Sunday, July 5, 2009

What is a simple way to understand US foreign policy?

Follow the money.

With some exceptions, US foreign policy is usually about protecting and furthering US commercial interests. US foreign policy becomes inconsistent when looked at from a humanitarian perspective - e.g., no intervention in genocides in Rwanda, Sudan, and Cambodia - or when looked at from a threat perspective - e.g., no intervention when nuclear capabilities were acquired by India, Pakistan, and Israel but strong interventions under the communist "domino effect" theory in Vietnam, Nicaragua, Korea, Chile, Cuba, etc.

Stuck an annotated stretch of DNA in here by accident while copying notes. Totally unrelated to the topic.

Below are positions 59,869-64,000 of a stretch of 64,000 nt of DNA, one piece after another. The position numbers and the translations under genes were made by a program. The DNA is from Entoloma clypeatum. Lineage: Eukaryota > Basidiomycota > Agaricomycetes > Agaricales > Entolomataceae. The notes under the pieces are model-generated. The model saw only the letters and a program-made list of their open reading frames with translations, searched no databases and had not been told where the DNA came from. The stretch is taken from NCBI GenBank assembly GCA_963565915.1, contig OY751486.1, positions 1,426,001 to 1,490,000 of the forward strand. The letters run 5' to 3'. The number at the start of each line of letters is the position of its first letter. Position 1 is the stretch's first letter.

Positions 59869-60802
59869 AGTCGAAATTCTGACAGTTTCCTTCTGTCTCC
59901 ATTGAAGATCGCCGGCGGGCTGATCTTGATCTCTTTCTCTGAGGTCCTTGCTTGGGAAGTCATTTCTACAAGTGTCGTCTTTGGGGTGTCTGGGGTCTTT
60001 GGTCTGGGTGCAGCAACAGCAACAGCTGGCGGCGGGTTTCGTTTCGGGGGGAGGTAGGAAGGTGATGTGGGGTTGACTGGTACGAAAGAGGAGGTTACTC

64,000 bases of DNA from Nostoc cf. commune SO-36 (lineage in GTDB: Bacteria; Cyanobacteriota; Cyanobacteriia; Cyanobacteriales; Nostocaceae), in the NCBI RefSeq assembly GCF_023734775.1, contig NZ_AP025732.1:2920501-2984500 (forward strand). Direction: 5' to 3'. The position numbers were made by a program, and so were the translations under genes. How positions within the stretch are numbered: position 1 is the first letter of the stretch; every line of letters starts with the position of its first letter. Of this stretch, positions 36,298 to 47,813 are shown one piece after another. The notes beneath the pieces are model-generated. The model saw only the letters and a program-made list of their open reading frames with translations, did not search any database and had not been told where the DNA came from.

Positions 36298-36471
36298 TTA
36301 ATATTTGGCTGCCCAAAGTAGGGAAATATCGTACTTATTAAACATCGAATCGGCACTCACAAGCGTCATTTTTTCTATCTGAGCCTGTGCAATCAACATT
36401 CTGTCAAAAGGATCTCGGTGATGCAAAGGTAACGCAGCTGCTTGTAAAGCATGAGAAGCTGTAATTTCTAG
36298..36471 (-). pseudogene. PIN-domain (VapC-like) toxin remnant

Although, one could also argue that these humanitarian and threat responses are perfectly in line with the "follow the money" rule.

Some classic and recent examples of "follow the money" interventions include Guatemala to protect the United Fruit Company (1954), China to protect Taiwan (1958), Serbia/Kosovo to prevent larger impact in Europe (1999), Kuwait (1991) and Iraq (2003) to protect oil supplies, Panama to protect the canal (1989), etc.

Is this an oversimplification? Absolutely, but the point is that protecting economic interests explains US foreign policy best.